Several of my visits were spent taking my parents’ dog Blue out for long walks and helping out with the shopping and cooking.

Oscar and Blue out on a walk

I was lucky enough to be chosen as an ambassador for Milton Keynes Marathon this month, which takes place in May 2018.  I can’t wait to run the marathon for the fourth time!

Milton Keynes Marathon ambassador

I had planned to target and run Chelmsford marathon in October for a sub 4h 30m, but this obviously went out of the window as I hadn’t been able to get enough miles in during the build up to race day and I had been suffering with a bad back for several weeks.  It was probably the toughest marathon I’ve run by the end of the race, and I’ve run several off-road events!

Chelmsford marathon mile 25

November:

November went by in a bit of a blur.  I headed to Gower with friends for the EnduranceLife Coastal Marathon as per usual, and the break was very much needed.

EnduranceLife Gower marathon 2017

The following week Dan was working away in Dublin, but I barely knew about it as I was hardly home anyway.

The last Wednesday of the month when I was visiting Mum Oscar bent down to kiss her for the first time and happily did his usual wave and “Bye bye” babble to her as we left.  She had been a little confused during our visit but we’d had several chats throughout the day.  That was the last time we spoke.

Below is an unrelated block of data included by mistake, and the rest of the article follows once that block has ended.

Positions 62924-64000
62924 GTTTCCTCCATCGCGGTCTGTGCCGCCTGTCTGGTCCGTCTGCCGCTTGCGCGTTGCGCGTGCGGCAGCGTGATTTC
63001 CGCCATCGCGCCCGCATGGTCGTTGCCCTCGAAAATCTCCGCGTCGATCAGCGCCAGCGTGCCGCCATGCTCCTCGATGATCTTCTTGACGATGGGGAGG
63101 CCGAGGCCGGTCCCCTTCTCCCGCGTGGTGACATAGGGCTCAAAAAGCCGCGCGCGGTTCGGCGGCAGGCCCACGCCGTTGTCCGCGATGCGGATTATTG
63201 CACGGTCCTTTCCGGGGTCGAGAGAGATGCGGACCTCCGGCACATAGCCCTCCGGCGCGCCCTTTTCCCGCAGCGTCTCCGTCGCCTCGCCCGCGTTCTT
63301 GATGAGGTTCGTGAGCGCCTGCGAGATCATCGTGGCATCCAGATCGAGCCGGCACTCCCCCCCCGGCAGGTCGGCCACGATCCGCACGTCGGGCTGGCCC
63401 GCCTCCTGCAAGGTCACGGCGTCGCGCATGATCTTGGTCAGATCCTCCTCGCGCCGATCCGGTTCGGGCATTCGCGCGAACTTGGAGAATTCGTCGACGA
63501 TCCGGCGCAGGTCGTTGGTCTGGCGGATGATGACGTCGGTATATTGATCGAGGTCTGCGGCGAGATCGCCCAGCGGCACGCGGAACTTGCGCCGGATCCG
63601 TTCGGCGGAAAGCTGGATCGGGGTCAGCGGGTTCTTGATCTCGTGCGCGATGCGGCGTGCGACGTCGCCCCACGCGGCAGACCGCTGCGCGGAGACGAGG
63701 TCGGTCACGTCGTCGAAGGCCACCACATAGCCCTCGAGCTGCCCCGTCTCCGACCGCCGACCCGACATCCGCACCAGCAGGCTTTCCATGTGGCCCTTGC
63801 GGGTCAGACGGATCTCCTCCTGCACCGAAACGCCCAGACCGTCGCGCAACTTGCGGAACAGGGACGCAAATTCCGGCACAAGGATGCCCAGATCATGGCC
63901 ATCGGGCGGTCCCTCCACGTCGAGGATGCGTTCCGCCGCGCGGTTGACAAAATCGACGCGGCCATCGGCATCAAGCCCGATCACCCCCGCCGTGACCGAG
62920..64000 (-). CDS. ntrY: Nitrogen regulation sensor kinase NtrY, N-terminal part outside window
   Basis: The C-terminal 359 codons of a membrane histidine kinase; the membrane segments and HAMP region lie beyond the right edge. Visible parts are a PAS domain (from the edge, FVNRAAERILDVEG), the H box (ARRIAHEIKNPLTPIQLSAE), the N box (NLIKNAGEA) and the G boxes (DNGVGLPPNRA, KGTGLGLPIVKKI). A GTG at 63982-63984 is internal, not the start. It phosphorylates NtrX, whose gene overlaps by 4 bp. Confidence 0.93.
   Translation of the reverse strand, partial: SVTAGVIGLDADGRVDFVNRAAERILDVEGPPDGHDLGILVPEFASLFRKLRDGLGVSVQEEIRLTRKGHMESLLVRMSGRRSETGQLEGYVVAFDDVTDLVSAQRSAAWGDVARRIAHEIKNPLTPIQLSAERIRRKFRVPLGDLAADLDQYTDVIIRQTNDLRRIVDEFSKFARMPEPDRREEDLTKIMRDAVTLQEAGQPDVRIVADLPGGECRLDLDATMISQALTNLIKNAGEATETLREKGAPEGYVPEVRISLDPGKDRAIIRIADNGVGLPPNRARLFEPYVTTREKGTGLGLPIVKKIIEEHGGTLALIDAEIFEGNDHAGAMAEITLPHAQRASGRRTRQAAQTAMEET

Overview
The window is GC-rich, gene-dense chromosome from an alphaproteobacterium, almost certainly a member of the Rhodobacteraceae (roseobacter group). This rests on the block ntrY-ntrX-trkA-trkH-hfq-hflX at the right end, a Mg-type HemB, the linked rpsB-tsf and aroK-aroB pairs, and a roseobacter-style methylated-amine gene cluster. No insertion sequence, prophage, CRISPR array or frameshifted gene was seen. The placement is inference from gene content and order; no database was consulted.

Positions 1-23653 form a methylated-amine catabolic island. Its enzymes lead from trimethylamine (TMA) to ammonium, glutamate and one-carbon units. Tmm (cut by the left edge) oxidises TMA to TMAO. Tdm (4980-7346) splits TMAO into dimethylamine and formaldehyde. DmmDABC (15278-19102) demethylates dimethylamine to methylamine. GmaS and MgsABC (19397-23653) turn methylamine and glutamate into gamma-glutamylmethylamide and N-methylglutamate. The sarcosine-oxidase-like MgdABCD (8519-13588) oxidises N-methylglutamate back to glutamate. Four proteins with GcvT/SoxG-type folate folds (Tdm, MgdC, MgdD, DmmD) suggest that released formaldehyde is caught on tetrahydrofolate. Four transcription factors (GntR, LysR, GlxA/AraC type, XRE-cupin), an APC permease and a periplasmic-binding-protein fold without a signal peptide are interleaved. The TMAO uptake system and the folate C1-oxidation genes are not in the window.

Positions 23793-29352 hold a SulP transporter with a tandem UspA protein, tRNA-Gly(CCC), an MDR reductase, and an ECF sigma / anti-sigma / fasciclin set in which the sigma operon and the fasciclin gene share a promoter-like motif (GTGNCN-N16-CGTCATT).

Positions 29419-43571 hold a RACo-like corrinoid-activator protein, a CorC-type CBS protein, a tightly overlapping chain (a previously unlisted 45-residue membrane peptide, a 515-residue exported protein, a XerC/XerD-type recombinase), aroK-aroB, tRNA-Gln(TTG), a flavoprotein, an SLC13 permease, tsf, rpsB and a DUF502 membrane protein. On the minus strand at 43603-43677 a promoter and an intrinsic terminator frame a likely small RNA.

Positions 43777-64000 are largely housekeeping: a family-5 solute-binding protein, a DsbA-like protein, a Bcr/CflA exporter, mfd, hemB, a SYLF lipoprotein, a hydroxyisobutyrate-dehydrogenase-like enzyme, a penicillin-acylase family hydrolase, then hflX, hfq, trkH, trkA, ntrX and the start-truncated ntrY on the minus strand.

I visited the following Saturday for several hours but she was asleep the whole time, and when I rang Dan to say that I had finished running the Dunstable XC the following morning he told me that my Dad had been on the phone not long earlier to let him know that my Mum had just died.
Dan’s Nan had died hours earlier following a heart attack and we lost another family member to cancer later that week.  (A third to cancer in 2017 just yesterday.)

December:

After putting it off for the past few years I ran Bedford half marathon and was pleasantly surprised at my time considering how inconsistent my training had been in the build up to the race.

Bedford half marathon

Most of the week had been working with my Dad on preparations for my Mum’s funeral.  She had been very definite about what she wanted, but there was a lot we were unable to put into place until she died.

The day after the funeral I began a new job working nightshifts at a large Tesco supermarket.  It’s not a forever thing, but the extra money will be handy to restock savings.

My brother and Dad came up to mine for a visit one evening so that I could attend the annual Running Club Christmas awards ceremony.

Running club Christmas do 2017

I came home marginally cleaner following the annual Christmas Eve run this year.

Christmas Eve muddy run

And then spent Christmas day in Norfolk with my side of the family.

2013 round up * 2014 round up * 2015 round up * 2016 round up

How would you sum up your 2017?
What have you been up to this year?